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Catch up on coronavirus stories and special reports, curated by Mike Allen everyday

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Illustration: Sarah Grillo/Axios

Who Americans voted for in 2016 is a strong predictor of how they reacted to the deadliest pandemic in a century, according to a new study published in Nature.

Why it matters: The coronavirus doesn't care who someone voted for; it infects and kills whenever it is given the opportunity. By doing less social distancing, Republicans are giving it more opportunities, with predictable results.

The big picture: "Partisan differences in physical distancing were linked to higher growth rates of infections and fatalities in pro-Trump counties than necessary," the authors write.

Details: Using the geotracking data of about 15 million people per day, the study found that counties that voted for President Trump in 2016 saw a 24% decrease in movement and visits to non-essential services between March 9 and May 29 of this year. Counties that voted for Hillary Clinton saw a 38% drop.

  • This partisan gap remained after factoring in variables like counties' coronavirus case counts, population density, income, racial makeup and age makeup.
  • The study also found that less physical distancing was linked to higher coronavirus infection rates 17–23 days later, and an increase in fatality rates 25–31 days later.
  • "These results imply that Trump-leaning counties could have curbed their infection and fatality growth rates if they had distanced to the same degree as Clinton-leaning counties did," the authors conclude.

Between the lines: Although the authors thought they'd see the partisan gap decrease as the pandemic got worse over the spring, it actually increased with time.

  • And stay-at-home orders only exacerbated the gap, as they were more effective in Democratic counties.
  • The partisan response is likely at least partially attributable to Americans' polarized media consumption. The study found that counties that consumed more Fox News than Democratic-leaning outlets like MSNBC and CNN had less physical distancing.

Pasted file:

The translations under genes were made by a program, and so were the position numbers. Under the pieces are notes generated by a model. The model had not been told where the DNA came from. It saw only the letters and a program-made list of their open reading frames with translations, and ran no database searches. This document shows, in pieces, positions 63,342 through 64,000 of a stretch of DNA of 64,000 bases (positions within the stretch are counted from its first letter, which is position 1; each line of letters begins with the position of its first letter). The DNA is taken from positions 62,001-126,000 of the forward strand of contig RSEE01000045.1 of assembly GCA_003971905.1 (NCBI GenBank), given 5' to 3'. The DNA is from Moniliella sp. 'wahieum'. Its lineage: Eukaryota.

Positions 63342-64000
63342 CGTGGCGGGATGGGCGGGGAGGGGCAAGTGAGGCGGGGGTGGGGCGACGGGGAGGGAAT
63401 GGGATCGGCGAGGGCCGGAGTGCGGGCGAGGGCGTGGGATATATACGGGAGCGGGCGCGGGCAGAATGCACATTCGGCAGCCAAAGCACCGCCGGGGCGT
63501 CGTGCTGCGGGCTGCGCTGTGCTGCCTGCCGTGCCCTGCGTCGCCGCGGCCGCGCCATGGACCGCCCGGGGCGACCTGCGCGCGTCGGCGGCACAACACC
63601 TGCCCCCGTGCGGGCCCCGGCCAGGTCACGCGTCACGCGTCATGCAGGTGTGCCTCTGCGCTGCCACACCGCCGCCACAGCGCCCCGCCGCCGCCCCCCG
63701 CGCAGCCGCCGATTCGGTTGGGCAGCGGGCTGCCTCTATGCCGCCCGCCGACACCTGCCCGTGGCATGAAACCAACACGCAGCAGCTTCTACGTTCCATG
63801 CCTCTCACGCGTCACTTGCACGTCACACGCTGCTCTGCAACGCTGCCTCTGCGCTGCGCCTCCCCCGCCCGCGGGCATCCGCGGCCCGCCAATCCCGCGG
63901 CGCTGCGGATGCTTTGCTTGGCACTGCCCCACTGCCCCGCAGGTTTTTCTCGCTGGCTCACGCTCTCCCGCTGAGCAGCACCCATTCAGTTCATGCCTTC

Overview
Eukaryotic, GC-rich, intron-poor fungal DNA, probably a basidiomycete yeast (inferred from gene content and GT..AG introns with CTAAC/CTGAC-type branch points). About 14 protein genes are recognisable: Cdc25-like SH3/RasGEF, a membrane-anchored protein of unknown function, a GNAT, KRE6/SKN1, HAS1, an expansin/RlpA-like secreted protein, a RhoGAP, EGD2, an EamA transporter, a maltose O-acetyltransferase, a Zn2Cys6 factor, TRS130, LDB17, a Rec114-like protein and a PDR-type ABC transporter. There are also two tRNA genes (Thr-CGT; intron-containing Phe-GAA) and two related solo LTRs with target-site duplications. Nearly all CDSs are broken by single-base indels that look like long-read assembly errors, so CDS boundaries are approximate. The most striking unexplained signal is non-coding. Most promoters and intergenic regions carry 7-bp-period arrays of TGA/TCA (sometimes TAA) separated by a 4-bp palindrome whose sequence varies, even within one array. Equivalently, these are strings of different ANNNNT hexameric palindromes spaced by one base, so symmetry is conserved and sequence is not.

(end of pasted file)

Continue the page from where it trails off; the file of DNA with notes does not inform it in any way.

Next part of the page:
• "Republican-leaning media downplaying the virus at the start of the pandemic may have signaled to Republicans that they should not take the virus very seriously, in turn potentially in part causing the observed partisan differences," the authors write.

What we're watching: It seems very unlikely that this dynamic has changed since the end of May.

  • And regardless of who wins the presidency, it also seems unlikely that pandemic partisanship — or Fox News — is going away any time soon.
  • That cake is baked.

Go deeper

Jan 29, 2021 - Health

NYC set to restart indoor dining in February, weddings in March

Outdoor dining in New York City in January. Photo: Alexi Rosenfeld/Getty Images

Gov. Andrew Cuomo announced Friday that if the current coronavirus positivity in New York City holds, indoor dining will reopen at 25% capacity on Feb. 14, one of the busiest dining days of the year.

Why it matters: The forced closure of indoor dining in December caused major backlash, as New York's struggling restaurant industry had already been hit hard by pandemic restrictions. Restaurants will still be required to close at 1o p.m.

Updated 23 hours ago - Politics & Policy

Coronavirus dashboard

Illustration: Aïda Amer/Axios

  1. Health: CDC director warns "now is not the time" to lift COVID restrictions — Exclusive: Teenagers' mental health claims doubled last spring.
  2. Axios-Ipsos poll: Americans' hopes rise after a year of COVID
  3. Vaccine: J&J CEO "absolutely" confident in vaccine distribution goals — Vaccine hesitancy is shrinking.
  4. World: China and Russia vaccinate the world, for now.
  5. Energy: Global carbon emissions rebound to pre-COVID levels.
  6. Local: Florida gets more good vaccine newsMinnesota's hunger problem grows amid pandemic — Denver's fitness industry eyes a pandemic recovery.
Jan 29, 2021 - Health

J&J says its one-shot vaccine is 66% effective against moderate to severe COVID

Photo: Thiago Prudêncio/SOPA Images/LightRocket via Getty Images

Johnson & Johnson announced Friday that its single-shot coronavirus vaccine was 66% effective in protecting against moderate to severe COVID-19 disease in Phase 3 trials, which was comprised of nearly 44,000 participants across eight countries.

Between the lines: The vaccine was 72% effective in the U.S., but only 57% effective in South Africa, where a more contagious variant has been spreading. It prevented 85% of severe infections and 100% of hospitalizations and deaths, according to the company.

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